The Brünigbahn (formerly: SBB Brünig) was, until 31 December 2004, the only narrow gauge railway of the Swiss Federal Railways (SBB-CFF-FFS). On 30 June 2004, the Swiss Federal Council empowered the SBB to sell the Brünigbahn to Luzern-Stans-Engelberg-Bahn (LSE).
The line was constructed by the Jura-Berne-Luzern-Bahn (JBL), which opened the section between Brienz over the Bruenigpass to Alpnachstad in 1888. Initially, the line only provided a connection with steamships on Lake Brienz and Lake Lucerne. In 1889, the Alpnachstad - Lucerne line was opened. With the transfer of JBL to SBB in 1903, year-round operation was introduced. Only in 1914 did the last section between Brienz and Interlaken follow. Electrification took place in 1941 and 1942.
The Brünigbahn begins in Interlaken at a station shared with the Berner Oberland Bahn (BOB). In Brienz the starting point of the Brienz Rothorn Bahn is beside the Brünigbahn station. The Meiringen-Innertkirchen Bahn (MIB) begins with a short stretch parallel to Meiringen station. Alpnachstad is starting point of the Pilatus Railway. The section between Hergiswil and Lucerne is shared with the LSE. On 1 January 2005 the Brünigbahn was merged with the LSE to form a new undertaking, the Zentralbahn.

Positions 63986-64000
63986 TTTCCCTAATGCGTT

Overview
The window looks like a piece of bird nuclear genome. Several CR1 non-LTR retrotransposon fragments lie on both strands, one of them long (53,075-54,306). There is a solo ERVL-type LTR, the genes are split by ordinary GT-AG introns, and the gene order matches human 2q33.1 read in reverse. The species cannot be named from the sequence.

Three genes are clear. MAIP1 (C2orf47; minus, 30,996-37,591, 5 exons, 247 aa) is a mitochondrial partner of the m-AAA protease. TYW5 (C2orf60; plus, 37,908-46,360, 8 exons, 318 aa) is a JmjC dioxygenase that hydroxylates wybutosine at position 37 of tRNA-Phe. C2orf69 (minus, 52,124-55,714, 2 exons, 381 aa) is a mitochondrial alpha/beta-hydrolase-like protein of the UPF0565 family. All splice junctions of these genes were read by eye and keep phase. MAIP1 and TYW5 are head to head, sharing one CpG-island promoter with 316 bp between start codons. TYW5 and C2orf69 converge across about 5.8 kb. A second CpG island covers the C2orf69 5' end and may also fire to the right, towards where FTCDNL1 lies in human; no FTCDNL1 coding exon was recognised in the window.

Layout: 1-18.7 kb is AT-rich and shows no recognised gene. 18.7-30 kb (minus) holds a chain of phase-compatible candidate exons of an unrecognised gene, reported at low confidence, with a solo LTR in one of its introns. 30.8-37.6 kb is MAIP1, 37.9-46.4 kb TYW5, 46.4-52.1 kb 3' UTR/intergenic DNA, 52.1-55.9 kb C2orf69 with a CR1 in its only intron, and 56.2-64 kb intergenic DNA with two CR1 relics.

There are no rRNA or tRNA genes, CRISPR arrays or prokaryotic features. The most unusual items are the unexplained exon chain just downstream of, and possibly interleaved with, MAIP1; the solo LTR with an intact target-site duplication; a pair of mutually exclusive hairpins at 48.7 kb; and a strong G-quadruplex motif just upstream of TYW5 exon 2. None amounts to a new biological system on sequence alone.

Brünigbahn, LSE, BOB and MIB tracks are connected, although the latter two use different current systems, so locomotives cannot be shared unless specially equipped. The technology of being able to run electric locomotives or EMU's under different voltages and frequencies and/or under AC or DC has existed for some time now. See Multisystem locomotives.